Sometimes, car accidents result from a chain of events that no one could possibly predict. More than one vehicle may be involved in a single accident, or one accident may lead to a second accident between different drivers. When accidents involve multiple vehicles, determining fault can be a difficult task. However, if you bring a negligence lawsuit against the drivers responsible for your harm, establishing causation will be a critical element of your case.
Recently, a local news article reported on a bizarre Indiana multi-vehicle accident. According to a preliminary investigation, the accident occurred on the highway as a Nissan SUV hydroplaned and struck a concrete barrier. Seeing the Nissan in the middle of the highway, the driver of a Lexus pulled over to assist the Nissan driver. As the Nissan driver walked across the roadway toward the Lexus, she was struck by a Ford driver swerving to avoid the crash scene. The Ford then struck the Lexus on the shoulder of the highway. The Nissan driver died from her injuries. The Lexus driver and two passengers suffered non-life-threatening injuries. Police later charged the Ford driver with Operating While Intoxicated (OWI).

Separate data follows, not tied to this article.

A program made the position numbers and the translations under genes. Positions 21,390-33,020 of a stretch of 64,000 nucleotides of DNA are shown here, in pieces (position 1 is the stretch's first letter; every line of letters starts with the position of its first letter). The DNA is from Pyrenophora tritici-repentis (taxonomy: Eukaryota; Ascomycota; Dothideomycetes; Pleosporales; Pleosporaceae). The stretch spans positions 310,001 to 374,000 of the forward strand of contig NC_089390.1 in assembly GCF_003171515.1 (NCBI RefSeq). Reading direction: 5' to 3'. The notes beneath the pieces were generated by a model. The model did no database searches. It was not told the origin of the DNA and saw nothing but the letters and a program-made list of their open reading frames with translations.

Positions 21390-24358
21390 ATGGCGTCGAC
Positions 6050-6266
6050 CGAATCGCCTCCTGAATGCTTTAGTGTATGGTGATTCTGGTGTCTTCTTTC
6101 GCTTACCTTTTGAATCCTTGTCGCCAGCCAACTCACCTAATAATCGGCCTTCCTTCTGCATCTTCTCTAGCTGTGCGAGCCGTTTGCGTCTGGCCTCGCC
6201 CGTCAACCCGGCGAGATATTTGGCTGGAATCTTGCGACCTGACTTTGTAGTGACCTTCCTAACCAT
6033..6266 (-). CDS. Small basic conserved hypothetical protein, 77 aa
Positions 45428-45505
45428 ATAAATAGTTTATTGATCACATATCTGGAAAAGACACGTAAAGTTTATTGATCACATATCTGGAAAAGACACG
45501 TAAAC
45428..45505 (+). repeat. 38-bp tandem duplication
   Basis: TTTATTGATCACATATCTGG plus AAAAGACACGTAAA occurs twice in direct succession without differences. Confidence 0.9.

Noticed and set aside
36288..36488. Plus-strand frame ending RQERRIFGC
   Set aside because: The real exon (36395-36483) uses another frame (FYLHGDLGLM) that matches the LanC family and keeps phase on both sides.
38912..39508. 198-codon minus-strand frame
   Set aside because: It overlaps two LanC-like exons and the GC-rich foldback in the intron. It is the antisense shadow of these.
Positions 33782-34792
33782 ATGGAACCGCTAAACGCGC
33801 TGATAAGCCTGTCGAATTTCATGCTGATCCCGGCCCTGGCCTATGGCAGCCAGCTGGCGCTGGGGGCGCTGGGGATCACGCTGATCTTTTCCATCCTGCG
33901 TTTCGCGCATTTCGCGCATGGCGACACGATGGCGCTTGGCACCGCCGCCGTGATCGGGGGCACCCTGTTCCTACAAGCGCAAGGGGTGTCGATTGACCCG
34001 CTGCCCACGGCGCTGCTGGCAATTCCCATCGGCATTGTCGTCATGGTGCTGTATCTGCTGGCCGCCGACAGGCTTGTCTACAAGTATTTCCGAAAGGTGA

How Can You Prove Causation in an Indiana Multi-Vehicle Accident?
Complex or unusual accidents can complicate issues of causation when bringing a negligence lawsuit. To hold a defendant liable for negligence, the plaintiff must prove that a defendant’s negligent behavior was the actual and “legal” cause of the accident. If the defendant can point to any superseding causes that provide an alternative explanation for the accident, they may be able to escape liability. Examples of superseding causes are another driver striking the victim or a repair shop’s failure to properly secure the defendant’s tires. To succeed on a negligence claim, a plaintiff must prove that the defendant’s actions caused the accident and disprove any other explanations the defendant may provide. Proving cause in fact and legal causation is key to recovering compensation for your harm.